Whether working in a physiotherapy clinic, or simply working out in the gym, a lot of people will give me an insight into their symptoms of shoulder pain throughout pressing movements. The fact that people get shoulder pain when performing some of their favourite movements such as their bench press and shoulder press is very….dePRESSING.
There are two common themes that I see in these patients, and when we adjust these movements, we almost always make a change to their symptoms. Now don’t get me wrong, I’m not a wizard, and to say everyone’s shoulder pain completely disappears from these simple changes would be a complete lie. But the fact that we can reduce the symptoms in your shoulder muscles suggests that we are on the ball and we are on our way to making a long term change. So let’s get into it!
Commonly when observing patients I will see them pressing with their elbows flared out to the side. Not only does that put our shoulder in a vulnerable position, but it creates excess stress in the shoulder joint that can predispose you to injury, like rotator cuff injuries. Therefore we want to change this position to having our elbows in closer to our body to reduce this risk on our shoulder joint. Check out the cues below that I use with patients during barbell and/or dumbbell pressing to make these positional changes.
Barbell Shoulder Press – Grip
Try adjusting your grip to just slightly outside your shoulders. This will allow you to keep your shoulder joint in the most comfortable position to keep your elbows in close to your body.
Barbell Bench Press – Bend the Bar in Half
Keeping your elbows in while bringing the bar down to your chest when bench pressing can be quite hard to teach. As you bring the bar down to your chest, try to bend the bar in half by retracting and squeezing your shoulder blades together. That will facilitate optimal elbow positioning.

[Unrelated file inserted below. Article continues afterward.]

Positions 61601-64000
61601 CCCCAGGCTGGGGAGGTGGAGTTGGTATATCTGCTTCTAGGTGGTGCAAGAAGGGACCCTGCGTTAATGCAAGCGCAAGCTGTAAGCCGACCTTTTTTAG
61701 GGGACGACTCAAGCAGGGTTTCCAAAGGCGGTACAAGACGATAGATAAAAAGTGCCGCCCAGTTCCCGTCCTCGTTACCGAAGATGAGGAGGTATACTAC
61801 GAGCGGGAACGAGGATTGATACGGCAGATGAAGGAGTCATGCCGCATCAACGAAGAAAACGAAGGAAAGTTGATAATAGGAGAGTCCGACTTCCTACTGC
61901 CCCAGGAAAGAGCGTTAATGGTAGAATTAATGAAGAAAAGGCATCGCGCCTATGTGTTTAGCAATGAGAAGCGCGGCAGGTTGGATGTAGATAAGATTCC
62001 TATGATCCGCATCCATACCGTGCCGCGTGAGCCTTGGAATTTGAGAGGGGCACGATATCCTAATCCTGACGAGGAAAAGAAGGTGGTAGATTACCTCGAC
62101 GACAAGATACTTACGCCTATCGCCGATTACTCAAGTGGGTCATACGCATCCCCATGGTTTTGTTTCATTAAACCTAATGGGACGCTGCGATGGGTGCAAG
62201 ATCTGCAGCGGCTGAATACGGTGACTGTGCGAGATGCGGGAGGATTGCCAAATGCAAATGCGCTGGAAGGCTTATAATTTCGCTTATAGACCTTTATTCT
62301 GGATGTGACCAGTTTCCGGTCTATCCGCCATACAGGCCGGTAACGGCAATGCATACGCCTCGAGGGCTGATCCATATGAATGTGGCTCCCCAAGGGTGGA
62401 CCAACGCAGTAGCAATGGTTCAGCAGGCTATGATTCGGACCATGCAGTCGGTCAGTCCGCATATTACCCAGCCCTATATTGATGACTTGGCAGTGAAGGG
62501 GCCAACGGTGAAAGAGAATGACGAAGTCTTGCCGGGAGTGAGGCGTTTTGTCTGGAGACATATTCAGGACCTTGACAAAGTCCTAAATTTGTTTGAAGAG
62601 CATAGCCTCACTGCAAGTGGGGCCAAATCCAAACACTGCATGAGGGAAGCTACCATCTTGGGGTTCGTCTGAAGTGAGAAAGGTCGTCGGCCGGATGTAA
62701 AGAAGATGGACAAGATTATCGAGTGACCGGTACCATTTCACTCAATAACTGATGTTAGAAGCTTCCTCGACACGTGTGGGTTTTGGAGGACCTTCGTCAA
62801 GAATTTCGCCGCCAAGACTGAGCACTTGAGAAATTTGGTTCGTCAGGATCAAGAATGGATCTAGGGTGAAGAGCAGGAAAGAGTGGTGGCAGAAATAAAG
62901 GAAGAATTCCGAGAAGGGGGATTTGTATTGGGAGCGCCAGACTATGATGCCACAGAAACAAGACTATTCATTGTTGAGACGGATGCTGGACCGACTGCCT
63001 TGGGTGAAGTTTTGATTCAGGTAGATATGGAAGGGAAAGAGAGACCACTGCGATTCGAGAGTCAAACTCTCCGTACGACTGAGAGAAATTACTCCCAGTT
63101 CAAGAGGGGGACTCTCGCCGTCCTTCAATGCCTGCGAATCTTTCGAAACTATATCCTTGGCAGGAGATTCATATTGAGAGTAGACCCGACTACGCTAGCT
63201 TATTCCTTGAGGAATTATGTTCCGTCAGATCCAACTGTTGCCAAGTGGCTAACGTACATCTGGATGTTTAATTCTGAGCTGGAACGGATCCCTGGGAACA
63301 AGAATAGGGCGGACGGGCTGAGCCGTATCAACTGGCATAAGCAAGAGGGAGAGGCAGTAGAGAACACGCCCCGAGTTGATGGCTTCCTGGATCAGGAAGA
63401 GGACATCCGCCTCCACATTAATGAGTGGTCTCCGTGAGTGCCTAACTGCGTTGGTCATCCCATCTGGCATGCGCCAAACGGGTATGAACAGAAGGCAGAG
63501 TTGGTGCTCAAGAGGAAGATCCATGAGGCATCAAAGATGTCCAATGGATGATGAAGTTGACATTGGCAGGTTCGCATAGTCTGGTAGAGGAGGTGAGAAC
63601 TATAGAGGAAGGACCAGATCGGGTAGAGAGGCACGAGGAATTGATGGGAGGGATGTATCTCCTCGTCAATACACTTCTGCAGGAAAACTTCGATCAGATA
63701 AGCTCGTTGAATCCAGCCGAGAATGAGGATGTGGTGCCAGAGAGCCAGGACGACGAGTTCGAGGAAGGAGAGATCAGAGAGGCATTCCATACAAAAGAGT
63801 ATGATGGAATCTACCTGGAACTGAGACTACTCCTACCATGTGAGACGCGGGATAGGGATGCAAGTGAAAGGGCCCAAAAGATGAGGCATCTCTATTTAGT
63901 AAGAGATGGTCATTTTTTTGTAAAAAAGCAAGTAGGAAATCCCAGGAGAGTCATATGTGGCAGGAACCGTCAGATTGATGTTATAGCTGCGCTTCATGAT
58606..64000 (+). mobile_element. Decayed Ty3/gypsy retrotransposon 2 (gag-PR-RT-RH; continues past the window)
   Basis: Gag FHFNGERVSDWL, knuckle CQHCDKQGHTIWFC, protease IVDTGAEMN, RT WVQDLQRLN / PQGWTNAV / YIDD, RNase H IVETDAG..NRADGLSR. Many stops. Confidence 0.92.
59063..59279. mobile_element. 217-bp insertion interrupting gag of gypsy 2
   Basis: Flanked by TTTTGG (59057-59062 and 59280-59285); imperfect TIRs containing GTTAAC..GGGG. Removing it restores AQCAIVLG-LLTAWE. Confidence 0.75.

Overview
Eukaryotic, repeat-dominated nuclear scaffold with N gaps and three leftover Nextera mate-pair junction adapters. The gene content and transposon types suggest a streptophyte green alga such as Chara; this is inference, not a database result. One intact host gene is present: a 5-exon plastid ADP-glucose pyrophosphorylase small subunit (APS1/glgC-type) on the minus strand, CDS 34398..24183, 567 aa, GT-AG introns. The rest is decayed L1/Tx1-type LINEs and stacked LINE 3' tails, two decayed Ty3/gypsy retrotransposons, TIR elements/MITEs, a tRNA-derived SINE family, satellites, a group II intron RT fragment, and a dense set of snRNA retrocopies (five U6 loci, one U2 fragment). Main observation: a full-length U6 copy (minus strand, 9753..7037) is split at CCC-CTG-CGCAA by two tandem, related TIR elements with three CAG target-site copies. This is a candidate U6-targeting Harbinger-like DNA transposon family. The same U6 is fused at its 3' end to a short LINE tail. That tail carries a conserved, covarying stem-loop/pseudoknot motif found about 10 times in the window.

DB Shoulder Press and Bench Press – Wrists at 45 degrees (pinky finger facing in front)
As seen in the second photo, the wrists are turned in at a 45 degree angle. This makes it easier to keep your elbows closer to your side.
Keep your shoulder blades ‘back and down’. Almost imagine that you are trying to tuck your shoulder blades in to the opposite back pocket of a pair of pants. It is so common to see people at the end of their barbell bench press or dumbbell bench press roll their shoulders forwards. Keeping your shoulder blades back and down is going to result in your shoulder joint remaining in a more stable position, and in the long term is going to translate to you lifting heavier weights, pain free. What’s not to love?
Keeping Shoulders “Back and Down” on the Bench:
Barbell Bench Press
Dumbbell Chest Press
Making these simple adjustments to your pressing technique is not only going to allow you to lift heavier in a more stable position, but you’re probably going to feel a better ‘pump’… as the kids call it these days. So when Monday comes along again and you’re training chest or shoulders, I want you to give these technique changes a go to see if we can get rid of that niggly shoulder pain!
Can I continue to press?
Let’s assume any modifications necessary to your bench press have been made, but you are still getting a niggle in your shoulder joint; especially at the bottom of the movement as you try to press up. Never fear, we can still work with this!